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ARTICLE ID 167664

$________ - INSURANCE OBLIGATION - FAILURE TO PAY CLAIM FOR HURRICANE WILMA DAMAGE TO CONDOMINIUM COMPLEX - DAMAGE TO ROOF, WINDOWS AND SLIDING GLASS DOORS, EXTERIOR DECK, BUILDING EXTERIORS AND INTERIORS.

Florida County, FL

This action was brought against QBE Insurance Company by Buckley Towers Condominiums, Inc., a North Miami condominium complex comprised of two 17-story buildings housing ________ units. The plaintiff claimed that the defendant breached its insurance contract by failing to pay a claim for some $18 million in property damage caused by Hurricane Wilma in ________. The defendant insurance company argued that the plaintiff committed material misrepresentation by inflating its claim, failed to meet the conditions precedent required under the policy and that the property damage at issue resulted from negligent maintenance of the buildings, not hurricane damage.

Evidence showed that the defendant issued a hurricane insurance policy to the plaintiff in May, ________ for an annual premium of $________. The plaintiff contended that Hurricane Wilma hit the two high-rise lakefront towers on October 24, ________, causing substantial damage. The 40-year-old condominium complex houses mostly elderly residents.

The plaintiff’s experts testified that ________ mph hurricane gusts caused the "Y" shaped buildings to actually twist, resulting in significant structural damage and loosened joints throughout the buildings. The plaintiff condominium association claimed that it immediately notified the defendant of extensive damage, including damage to the roofs, windows, sliding glass doors, structural damage and interior damage. However, the plaintiff alleged that the defendant failed to pay anything on the claims, preventing repairs from being initiated.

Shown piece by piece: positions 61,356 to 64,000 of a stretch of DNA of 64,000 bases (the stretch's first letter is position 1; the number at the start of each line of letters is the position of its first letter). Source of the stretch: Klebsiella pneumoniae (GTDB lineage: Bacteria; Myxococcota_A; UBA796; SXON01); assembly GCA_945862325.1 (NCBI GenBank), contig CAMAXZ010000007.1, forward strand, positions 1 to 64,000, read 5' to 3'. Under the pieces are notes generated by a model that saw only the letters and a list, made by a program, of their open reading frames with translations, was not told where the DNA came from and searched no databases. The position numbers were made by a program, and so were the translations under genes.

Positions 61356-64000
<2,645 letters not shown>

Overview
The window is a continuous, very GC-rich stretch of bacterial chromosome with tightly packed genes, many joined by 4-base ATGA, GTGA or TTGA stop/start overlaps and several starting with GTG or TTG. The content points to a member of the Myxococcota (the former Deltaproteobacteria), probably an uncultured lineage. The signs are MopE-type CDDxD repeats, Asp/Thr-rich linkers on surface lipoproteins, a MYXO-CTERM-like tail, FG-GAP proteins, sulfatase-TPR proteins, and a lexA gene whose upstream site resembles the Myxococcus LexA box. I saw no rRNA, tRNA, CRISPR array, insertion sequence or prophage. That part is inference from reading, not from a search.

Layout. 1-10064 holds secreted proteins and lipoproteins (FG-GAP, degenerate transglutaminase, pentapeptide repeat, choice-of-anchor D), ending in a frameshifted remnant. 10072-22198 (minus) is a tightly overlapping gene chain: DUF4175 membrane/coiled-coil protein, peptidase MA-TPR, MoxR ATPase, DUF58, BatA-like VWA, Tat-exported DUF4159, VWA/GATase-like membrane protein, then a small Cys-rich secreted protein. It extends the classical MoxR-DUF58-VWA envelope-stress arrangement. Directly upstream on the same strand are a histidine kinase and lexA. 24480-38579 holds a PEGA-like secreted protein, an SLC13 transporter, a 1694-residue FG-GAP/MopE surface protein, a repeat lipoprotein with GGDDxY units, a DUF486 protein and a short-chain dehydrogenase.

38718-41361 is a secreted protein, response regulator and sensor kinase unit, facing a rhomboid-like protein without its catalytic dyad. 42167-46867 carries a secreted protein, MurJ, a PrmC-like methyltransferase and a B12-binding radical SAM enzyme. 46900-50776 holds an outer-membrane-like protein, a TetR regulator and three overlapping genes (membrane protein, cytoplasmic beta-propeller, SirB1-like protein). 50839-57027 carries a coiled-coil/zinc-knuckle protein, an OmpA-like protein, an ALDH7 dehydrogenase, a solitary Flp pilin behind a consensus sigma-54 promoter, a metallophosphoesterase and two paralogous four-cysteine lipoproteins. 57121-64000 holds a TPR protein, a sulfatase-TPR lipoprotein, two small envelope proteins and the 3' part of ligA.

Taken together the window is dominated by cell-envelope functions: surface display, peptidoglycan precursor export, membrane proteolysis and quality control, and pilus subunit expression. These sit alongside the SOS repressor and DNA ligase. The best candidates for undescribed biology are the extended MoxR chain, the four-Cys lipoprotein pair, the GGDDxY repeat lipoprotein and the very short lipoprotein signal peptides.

The plaintiff asserted that an estimator retained by the defendant to assess damages at the complex had his Florida’s insurance adjustor’s license revoked for failing to disclose felonies, including a no lo contendre plea to insurance fraud. The plaintiff also claimed that the engineers and inspectors, hired by the defendant to evaluate the claim, attempted to minimize the damages actually sustained by the buildings.

The defendant argued that the plaintiff failed to adequately maintain the buildings. Defense experts testified that much of the plaintiff’s claimed damages stemmed from normal wear and tear, decay, deterioration and rust which were not covered under the insurance policy issued. The defendant alleged that concrete spalling, a process in which concrete falls off the metal structure, was a known problem at the complex prior to the date of Hurricane Wilma.

Defense experts testified that the winds in the area of the units did not reach sufficient strength to cause the damage alleged by the plaintiff. The defense argued that photographs taken at the plaintiff’s condominium complex, just after Hurricane Wilma, depicted undisturbed palm trees and undamaged screens remaining in the windows of some units. The defendant argued that the photographs indicated that the buildings were not severely hit by the hurricane, as alleged by the plaintiff. The defense maintained that the plaintiff committed fraud by inflating its claim which was initially submitted at $5 million and then increased to more than $17 million in April of ________.

The case was tried over a two-week period in federal court. The jury found for the plaintiff in the amount of $________. An 3 3 additional $________ million in attorney fees was added to the award plus approximately $5.7 million in prejudgment interest, increasing the total judgments to more than $26 million. The defendant’s post-trial motions were all denied. QBE has appealed to the 11th Circuit and the appeal is pending.

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